Leaders get together frequently to exchange ideas and share information. They network for career opportunities, speculate on projects, and commiserate over troublesome employees. Why is it, then, followers are not afforded this same opportunity to gather with their counterparts?
Employers seldom set aside the time and space for followers to compare notes and share their concerns. So, they gather in locations of their own making. Dirty Ernie’s Beverage Emporium is just such a place.
Dirty Ernie’s is a symbolic hangout or hideaway where people feel free to say what is on their mind. Like the famous bar in the TV sitcom Cheers, “It’s where everybody knows your name and they’re always glad you came.” People drop in to hear what’s new, have a beer or two and moan about the latest ambiguous directive.
Dirty Ernie’s is not always offsite. In fact, it is more likely to be located in a break room, copy center, or parking lot—anywhere follower know their leaders cannot overhear what is being said.
Dirty Ernie’s also functions as a code or cover word that signals the need for an off-the-record, don’t-tell-anyone, you-didn’t-hear-it-from-me occasion to share opinions. Participants are likely to test reactions or generate support just before or just after a leadership meeting. If there is any dysfunction in the upper levels, Dirty Ernie’s is often the only source of accurate, useful information to those whose work is impacted.
If you really want to manage smarter, find a way to tap into the “conversations” at Dirty Ernie’s. Start by acknowledging that such a “place” exists. Let people know that you would like to work with them to shift the contents to a more open and honest forum.
Help them to recognize Dirty Ernie’s for what it really is—a dysfunctional form of hearsay that only thrives because followers do not trust their leaders to tell the truth. Let them know also that you are a trustworthy person and that they can share their truths with you in confidence. They will expect you to prove yourself by carrying their viewpoint to the upper levels and by speaking sincerely in their behalf to your colleagues, which is something they are afraid to do for fear that telling the truth could land them in trouble. Make sure that does not happen.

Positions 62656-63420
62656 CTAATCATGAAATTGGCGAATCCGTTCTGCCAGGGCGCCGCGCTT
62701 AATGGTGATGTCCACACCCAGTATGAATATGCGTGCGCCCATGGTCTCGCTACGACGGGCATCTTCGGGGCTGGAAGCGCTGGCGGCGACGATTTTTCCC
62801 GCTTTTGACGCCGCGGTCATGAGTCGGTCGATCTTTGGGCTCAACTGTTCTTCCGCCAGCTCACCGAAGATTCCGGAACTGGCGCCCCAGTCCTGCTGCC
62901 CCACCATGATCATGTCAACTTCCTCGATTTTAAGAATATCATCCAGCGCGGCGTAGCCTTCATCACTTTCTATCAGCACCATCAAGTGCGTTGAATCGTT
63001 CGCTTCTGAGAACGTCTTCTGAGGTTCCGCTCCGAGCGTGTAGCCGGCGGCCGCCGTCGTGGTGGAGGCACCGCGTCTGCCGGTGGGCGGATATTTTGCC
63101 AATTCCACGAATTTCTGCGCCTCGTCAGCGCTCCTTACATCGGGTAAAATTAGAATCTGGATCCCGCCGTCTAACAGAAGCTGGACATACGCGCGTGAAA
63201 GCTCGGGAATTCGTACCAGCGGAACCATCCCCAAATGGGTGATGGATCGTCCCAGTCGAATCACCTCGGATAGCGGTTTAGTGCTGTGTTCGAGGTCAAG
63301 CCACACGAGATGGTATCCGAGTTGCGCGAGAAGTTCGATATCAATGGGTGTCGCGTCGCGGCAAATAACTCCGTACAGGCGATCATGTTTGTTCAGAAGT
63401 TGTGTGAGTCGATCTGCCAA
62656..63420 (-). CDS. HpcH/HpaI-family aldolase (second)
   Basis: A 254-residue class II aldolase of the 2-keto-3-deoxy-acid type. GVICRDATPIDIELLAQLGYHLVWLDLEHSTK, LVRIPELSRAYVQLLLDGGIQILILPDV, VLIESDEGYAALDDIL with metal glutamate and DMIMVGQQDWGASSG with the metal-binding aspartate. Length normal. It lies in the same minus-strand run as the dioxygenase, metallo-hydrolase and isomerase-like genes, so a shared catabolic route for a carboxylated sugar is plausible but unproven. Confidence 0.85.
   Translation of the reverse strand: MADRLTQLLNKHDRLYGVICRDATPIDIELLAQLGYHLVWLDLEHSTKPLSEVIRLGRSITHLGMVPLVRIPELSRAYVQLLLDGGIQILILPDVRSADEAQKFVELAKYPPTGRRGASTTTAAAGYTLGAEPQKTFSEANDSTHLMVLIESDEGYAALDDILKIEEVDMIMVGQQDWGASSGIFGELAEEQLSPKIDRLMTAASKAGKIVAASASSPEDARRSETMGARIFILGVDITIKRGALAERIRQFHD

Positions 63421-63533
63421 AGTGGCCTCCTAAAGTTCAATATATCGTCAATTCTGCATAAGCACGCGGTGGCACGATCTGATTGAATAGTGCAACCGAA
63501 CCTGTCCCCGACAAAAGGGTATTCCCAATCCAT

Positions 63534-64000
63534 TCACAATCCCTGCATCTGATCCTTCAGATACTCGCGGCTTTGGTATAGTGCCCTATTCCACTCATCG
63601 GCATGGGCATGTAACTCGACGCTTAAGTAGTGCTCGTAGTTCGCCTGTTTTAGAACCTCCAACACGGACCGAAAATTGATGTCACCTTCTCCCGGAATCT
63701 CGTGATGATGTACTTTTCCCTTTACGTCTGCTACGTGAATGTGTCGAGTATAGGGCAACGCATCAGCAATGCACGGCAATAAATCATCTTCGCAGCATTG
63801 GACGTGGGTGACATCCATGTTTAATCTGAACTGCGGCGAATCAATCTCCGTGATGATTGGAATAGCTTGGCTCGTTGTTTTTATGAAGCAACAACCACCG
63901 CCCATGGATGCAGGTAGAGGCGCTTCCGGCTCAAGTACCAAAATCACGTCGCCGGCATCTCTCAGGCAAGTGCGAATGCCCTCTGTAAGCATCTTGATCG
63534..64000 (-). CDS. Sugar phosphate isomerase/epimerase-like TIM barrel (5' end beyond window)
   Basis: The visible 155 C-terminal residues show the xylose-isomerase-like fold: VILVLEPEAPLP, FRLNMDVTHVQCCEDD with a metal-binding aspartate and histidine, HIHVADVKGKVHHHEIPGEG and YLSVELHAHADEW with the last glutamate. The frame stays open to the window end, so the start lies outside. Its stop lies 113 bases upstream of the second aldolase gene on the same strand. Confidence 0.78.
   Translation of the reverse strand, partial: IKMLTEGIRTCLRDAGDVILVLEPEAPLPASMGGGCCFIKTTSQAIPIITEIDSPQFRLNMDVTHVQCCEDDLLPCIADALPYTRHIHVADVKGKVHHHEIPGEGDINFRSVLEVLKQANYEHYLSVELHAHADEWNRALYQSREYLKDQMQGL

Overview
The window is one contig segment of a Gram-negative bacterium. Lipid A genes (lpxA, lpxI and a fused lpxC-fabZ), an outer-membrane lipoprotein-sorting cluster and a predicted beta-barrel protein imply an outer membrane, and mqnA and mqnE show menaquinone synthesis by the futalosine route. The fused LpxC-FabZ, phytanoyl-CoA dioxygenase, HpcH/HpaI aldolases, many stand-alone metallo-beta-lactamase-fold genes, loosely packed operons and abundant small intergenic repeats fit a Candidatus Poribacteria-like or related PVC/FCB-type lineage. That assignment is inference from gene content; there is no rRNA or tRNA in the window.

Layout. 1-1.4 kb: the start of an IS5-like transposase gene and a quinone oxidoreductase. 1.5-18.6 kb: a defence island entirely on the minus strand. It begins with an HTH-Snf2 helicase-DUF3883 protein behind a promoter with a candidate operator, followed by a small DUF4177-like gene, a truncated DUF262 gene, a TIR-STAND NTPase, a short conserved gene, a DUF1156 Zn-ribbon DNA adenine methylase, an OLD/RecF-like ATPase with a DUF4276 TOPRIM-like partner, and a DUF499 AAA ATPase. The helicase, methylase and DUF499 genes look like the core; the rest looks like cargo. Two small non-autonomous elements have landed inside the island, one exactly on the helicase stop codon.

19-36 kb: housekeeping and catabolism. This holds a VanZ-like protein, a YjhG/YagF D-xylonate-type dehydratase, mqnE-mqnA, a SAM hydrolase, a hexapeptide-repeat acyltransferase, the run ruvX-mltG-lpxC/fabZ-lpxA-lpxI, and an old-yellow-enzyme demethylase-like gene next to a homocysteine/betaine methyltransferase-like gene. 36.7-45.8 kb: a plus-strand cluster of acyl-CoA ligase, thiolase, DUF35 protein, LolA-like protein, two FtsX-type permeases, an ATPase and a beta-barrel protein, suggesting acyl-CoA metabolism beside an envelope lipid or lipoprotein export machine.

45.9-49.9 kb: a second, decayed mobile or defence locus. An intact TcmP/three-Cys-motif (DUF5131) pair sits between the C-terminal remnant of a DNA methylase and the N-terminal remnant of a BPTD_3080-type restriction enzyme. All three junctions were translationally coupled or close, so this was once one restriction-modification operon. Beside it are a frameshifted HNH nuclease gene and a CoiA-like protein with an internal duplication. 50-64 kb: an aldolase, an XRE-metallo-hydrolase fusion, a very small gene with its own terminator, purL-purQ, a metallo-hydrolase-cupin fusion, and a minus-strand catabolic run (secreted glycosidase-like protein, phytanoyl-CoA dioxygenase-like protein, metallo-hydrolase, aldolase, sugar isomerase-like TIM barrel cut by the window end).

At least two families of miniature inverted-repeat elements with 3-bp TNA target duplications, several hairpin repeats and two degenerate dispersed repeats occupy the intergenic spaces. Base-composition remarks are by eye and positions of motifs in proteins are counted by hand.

If your followers are going to advance their cause, ultimately each of them must be able to tell you the truth. Critical information only contributes to the common good when it is shared openly where everyone concerned can validate it. People confide in others because they know from experience that a trustworthy person is good at keeping secrets. That is a great quality to have when the goal is to make friends, but it does not foster teamwork because it represses the truth, limits understanding and discourages collaboration.
Two of the most important principles of truth telling are to speak without blame and share only what you know firsthand. Sharing confidential information in private when it should be stated in public, violates both conditions and it sets you up for blame when others find out you knew something that could have helped them and you deliberately chose not to share it. Striving for openness is the best way to restore functionality and regain the respect you and those who follow your lead deserve.